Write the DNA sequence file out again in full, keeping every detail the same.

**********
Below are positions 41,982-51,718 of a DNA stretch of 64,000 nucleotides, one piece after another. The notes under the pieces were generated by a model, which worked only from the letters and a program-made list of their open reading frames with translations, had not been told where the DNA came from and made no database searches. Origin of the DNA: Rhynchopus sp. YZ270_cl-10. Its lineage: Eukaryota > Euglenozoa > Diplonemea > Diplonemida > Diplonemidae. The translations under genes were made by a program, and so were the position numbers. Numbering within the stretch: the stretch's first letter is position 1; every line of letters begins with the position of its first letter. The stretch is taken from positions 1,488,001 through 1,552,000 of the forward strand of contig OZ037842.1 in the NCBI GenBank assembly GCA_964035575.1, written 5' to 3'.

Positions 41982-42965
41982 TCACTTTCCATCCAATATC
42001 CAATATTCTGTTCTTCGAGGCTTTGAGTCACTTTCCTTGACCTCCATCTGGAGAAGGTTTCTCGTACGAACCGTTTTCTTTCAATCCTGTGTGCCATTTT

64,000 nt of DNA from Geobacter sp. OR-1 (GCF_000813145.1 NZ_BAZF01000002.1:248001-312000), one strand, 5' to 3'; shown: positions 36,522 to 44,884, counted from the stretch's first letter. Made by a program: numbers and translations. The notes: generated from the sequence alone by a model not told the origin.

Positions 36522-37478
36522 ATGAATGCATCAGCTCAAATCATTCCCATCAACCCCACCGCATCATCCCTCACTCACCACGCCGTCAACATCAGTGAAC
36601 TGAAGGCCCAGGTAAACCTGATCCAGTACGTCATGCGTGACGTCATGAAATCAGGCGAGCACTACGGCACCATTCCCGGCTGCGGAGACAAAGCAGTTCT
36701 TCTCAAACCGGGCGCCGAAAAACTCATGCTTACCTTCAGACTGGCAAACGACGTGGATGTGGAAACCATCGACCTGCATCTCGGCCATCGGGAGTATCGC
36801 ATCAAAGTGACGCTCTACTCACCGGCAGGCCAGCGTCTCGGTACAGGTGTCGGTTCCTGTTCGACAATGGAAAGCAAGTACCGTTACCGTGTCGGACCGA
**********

Below are positions 41,982-51,718 of a DNA stretch of 64,000 nucleotides, one piece after another. The notes under the pieces were generated by a model, which worked only from the letters and a program-made list of their open reading frames with translations, had not been told where the DNA came from and made no database searches. Origin of the DNA: Rhynchopus sp. YZ270_cl-10. Its lineage: Eukaryota > Euglenozoa > Diplonemea > Diplonemida > Diplonemidae. The translations under genes were made by a program, and so were the position numbers. Numbering within the stretch: the stretch's first letter is position 1; every line of letters begins with the position of its first letter. The stretch is taken from positions 1,488,001 through 1,552,000 of the forward strand of contig OZ037842.1 in the NCBI GenBank assembly GCA_964035575.1, written 5' to 3'.

Positions 41982-42965
41982 TCACTTTCCATCCAATATC
42001 CAATATTCTGTTCTTCGAGGCTTTGAGTCACTTTCCTTGACCTCCATCTGGAGAAGGTTTCTCGTACGAACCGTTTTCTTTCAATCCTGTGTGCCATTTT

64,000 nt of DNA from Geobacter sp. OR-1 (GCF_000813145.1 NZ_BAZF01000002.1:248001-312000), one strand, 5' to 3'; shown: positions 36,522 to 44,884, counted from the stretch's first letter. Made by a program: numbers and translations. The notes: generated from the sequence alone by a model not told the origin.

Positions 36522-37478
36522 ATGAATGCATCAGCTCAAATCATTCCCATCAACCCCACCGCATCATCCCTCACTCACCACGCCGTCAACATCAGTGAAC
36601 TGAAGGCCCAGGTAAACCTGATCCAGTACGTCATGCGTGACGTCATGAAATCAGGCGAGCACTACGGCACCATTCCCGGCTGCGGAGACAAAGCAGTTCT
36701 TCTCAAACCGGGCGCCGAAAAACTCATGCTTACCTTCAGACTGGCAAACGACGTGGATGTGGAAACCATCGACCTGCATCTCGGCCATCGGGAGTATCGC
36801 ATCAAAGTGACGCTCTACTCACCGGCAGGCCAGCGTCTCGGTACAGGTGTCGGTTCCTGTTCGACAATGGAAAGCAAGTACCGTTACCGTGTCGGACCGA